NYT Reporter Has Never Heard of Descartes

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Or perhaps more correctly, did not internalize Descartes when he heard of him. In “Our Lives, Controlled From Some Guy’s Couch,” John Tierney writes:

Until I talked to Nick Bostrom, a philosopher at Oxford University, it never occurred to me that our universe might be somebody else’s hobby. I hadn’t imagined that the omniscient, omnipotent creator of the heavens and earth could be an advanced version of a guy who spends his weekends building model railroads or overseeing video-game worlds like the Sims.

It is for occasions such as these that the expressions “gobsmacked” and “WTF” were created. How could you survive to adulthood, let alone get a degree in what I presume was some sort of liberal arts, let alone get a job at The Paper of Record, and not once wonder about whether reality is real? This also suggests that the poor thing’s youth was insufficiently misspent.

Perhaps the real interesting work in this sort of liberal arts has moved to the likes of Edward Fredkin at MIT.

It’s a great article, and I’m happy that serious newspapers are talking about things like this. But in World of Warcraft, a simulation that he gives as a comparison, the characters there have a repertoire of jokes. One of the jokes that a woman might say is, “Do you feel that you aren’t in control of your own destiny — like — you’re being controlled by an invisible hand?”

I’m pleased that Oxford philosophers think about this, and I’m glad that professional journalists are paying attention to it rather than the usual fluff. For our children, however, this is just part of popular culture.

Photo courtesy of denzilm.

7 thoughts on “NYT Reporter Has Never Heard of Descartes

  1. Mordaxus, while you and I may well have spent many an evening with a good bottle of wine (or three) discussing if reality is real or if we’re all just rats in a cage, I have to say I’m surprised at your surprise. Most people just don’t think about this sort of stuff. If they ever do think about it in their youth then most people ask their parents, who simply regurgitate the dogma that they were fed in their youth. “God moves in mysterious ways”. “His Noodly Appendages go unseen”. “Your purpose it to love Him”. “The meaning of Life is to get to heaven”. The vast majority of the world (regrettably, in my opinion) accept this as truth and leave it at that.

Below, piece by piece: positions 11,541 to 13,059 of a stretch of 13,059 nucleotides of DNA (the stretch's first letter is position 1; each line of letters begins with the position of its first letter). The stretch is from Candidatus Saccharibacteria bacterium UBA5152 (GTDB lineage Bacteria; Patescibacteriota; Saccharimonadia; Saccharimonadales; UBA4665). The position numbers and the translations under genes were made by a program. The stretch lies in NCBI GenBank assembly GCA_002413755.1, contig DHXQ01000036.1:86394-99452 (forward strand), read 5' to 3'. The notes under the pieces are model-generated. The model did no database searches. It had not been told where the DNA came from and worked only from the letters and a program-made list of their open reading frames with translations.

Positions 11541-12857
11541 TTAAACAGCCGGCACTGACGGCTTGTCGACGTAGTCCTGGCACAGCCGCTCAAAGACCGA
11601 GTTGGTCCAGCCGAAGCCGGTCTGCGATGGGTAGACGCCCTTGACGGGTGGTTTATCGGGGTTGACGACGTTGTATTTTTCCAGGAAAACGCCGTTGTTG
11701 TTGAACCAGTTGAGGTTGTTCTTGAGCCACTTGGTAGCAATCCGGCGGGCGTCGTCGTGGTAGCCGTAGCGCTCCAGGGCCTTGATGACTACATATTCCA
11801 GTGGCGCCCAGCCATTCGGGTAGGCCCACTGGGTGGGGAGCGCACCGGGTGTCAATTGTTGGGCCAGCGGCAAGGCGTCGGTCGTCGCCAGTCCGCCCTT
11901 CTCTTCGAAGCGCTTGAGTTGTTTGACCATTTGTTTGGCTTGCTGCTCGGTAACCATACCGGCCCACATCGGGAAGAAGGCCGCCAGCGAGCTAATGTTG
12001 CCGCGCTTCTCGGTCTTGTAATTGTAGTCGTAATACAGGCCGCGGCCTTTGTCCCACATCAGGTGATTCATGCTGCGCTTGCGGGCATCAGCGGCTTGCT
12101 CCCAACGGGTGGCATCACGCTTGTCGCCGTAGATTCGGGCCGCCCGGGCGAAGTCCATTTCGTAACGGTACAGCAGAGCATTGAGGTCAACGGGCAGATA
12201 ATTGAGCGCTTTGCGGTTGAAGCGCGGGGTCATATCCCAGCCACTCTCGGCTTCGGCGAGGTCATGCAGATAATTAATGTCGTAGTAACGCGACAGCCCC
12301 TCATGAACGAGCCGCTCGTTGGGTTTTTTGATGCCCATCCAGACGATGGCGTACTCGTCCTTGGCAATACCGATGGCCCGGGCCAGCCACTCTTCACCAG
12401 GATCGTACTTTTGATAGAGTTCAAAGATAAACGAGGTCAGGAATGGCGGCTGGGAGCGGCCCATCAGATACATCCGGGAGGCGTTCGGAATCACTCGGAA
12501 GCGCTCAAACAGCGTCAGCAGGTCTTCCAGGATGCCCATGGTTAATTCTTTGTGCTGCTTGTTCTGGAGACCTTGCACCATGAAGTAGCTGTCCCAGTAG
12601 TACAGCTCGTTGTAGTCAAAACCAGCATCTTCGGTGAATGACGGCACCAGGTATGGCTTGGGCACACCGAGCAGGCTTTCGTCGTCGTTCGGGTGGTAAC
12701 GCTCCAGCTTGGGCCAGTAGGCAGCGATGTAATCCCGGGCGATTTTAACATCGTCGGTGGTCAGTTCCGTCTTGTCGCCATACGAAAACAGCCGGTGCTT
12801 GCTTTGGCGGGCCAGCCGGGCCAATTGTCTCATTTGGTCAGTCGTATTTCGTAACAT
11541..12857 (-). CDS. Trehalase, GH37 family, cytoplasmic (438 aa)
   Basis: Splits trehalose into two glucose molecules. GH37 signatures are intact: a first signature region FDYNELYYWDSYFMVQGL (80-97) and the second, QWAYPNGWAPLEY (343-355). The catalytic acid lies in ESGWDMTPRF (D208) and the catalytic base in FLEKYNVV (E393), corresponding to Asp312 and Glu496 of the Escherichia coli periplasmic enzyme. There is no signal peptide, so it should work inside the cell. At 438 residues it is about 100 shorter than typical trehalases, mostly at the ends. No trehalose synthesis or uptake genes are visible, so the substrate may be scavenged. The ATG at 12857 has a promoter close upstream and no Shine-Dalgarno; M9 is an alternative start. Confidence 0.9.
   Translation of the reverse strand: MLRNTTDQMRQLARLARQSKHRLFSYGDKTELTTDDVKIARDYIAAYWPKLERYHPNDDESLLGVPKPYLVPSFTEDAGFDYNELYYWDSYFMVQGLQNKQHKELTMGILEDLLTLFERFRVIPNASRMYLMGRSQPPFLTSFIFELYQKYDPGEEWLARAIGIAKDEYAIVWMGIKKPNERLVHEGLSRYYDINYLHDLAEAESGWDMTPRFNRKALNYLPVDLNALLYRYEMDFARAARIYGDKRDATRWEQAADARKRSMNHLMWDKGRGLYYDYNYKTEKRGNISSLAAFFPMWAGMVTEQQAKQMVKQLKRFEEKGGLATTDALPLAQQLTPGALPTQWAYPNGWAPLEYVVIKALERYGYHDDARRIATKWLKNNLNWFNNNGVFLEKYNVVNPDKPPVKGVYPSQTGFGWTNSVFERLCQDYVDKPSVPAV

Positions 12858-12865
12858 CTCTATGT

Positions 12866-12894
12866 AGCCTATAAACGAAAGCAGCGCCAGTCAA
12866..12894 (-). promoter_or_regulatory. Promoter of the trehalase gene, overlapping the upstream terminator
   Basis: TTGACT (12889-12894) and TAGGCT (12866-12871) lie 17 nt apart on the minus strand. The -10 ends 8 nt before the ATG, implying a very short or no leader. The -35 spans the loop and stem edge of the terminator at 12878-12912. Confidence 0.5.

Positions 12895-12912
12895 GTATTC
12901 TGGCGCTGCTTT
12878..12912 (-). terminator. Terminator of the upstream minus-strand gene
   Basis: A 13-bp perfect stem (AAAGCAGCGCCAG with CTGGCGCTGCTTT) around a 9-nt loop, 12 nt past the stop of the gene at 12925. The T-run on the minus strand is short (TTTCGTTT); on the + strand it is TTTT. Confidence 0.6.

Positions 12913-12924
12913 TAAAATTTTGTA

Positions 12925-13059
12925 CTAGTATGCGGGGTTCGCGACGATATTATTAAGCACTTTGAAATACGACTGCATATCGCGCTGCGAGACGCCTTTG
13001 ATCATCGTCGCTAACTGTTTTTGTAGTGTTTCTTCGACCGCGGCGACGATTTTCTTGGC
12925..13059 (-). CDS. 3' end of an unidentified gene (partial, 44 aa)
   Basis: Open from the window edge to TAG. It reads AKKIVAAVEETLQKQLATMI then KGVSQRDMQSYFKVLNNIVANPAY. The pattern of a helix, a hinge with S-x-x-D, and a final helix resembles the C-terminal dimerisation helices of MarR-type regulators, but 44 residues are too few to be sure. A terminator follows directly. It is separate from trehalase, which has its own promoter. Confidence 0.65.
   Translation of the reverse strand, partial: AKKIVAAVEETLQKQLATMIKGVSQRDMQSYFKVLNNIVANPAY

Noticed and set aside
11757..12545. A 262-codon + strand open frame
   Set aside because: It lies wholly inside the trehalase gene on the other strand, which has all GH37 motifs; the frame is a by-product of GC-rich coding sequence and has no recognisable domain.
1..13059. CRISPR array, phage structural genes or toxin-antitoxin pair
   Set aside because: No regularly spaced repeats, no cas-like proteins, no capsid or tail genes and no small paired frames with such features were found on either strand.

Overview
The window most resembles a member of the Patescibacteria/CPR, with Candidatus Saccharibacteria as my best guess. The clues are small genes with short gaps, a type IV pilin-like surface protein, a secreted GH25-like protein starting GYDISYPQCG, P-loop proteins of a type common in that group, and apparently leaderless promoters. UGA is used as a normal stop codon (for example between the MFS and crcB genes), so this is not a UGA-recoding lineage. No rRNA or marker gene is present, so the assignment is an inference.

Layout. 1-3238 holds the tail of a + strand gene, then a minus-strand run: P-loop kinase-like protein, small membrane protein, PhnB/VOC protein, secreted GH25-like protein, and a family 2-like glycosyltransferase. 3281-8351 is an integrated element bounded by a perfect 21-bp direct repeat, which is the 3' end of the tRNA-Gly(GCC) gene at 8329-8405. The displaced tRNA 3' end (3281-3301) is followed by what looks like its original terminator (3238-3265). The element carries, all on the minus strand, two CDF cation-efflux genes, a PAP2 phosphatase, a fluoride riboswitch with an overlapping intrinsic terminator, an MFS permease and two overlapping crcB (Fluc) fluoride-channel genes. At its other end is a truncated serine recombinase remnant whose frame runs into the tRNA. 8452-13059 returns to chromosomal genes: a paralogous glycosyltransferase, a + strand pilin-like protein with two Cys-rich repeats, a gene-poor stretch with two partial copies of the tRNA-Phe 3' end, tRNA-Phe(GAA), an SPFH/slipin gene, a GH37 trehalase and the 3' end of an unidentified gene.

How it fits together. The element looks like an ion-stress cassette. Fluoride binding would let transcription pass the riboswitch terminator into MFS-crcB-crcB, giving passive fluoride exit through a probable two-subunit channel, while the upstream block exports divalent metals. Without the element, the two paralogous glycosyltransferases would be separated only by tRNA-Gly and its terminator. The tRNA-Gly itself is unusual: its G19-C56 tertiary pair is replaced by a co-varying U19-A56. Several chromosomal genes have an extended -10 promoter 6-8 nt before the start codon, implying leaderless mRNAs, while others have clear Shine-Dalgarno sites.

Also, keep in mind that if too many people start to question reality then it takes all the fun out of the game. All that introspection consumes too much memory and makes it all run more slowly. Just eat up the dogma and don’t think to hard, or out creator might have to click on you and press the delete key 🙂

  2. Nicko, Jon Williams’s response may very well be the best one, that “never” was merely hyperbole. I would never, ever put even a dollop of hyperbole in my writing, even under torture, but I suppose it’s not logically impossible that someone might.
    Another hypothesis is that the editor in charge was too harried to call BS on him and say, “Change that to a Descartes reference or at least a Futurama one.”
    However, on my list is the people who thought that 9/11 was “unthinkable” or “unimaginable” when a popular novelist did in fact imagine it in a novel that was on the paper of record’s best-seller list.
    Such people need to get out more and order that third bottle of wine.

  3. There’s a scene in Animal House where this very issue is discussed in what the New York Times (heh) refers to as a “cannabis-fueled conversation”. It was also the subject of a Simpson’s opening credits scene, punctuated by Homer saying “Whoa” in a Spiccoli-like manner. In short, this is not a topic which we has eluded pop culture.

  4. It reminds me of Monty Python’s University of Walamaloo.
    “Renee Descarte was a drunken f.rt, I drink therefore I am!”

  5. You know, maybe some of us just go through our existential awakenings at different times. Sometimes we have more than one. This poor fella is just a little slow, that’s all.

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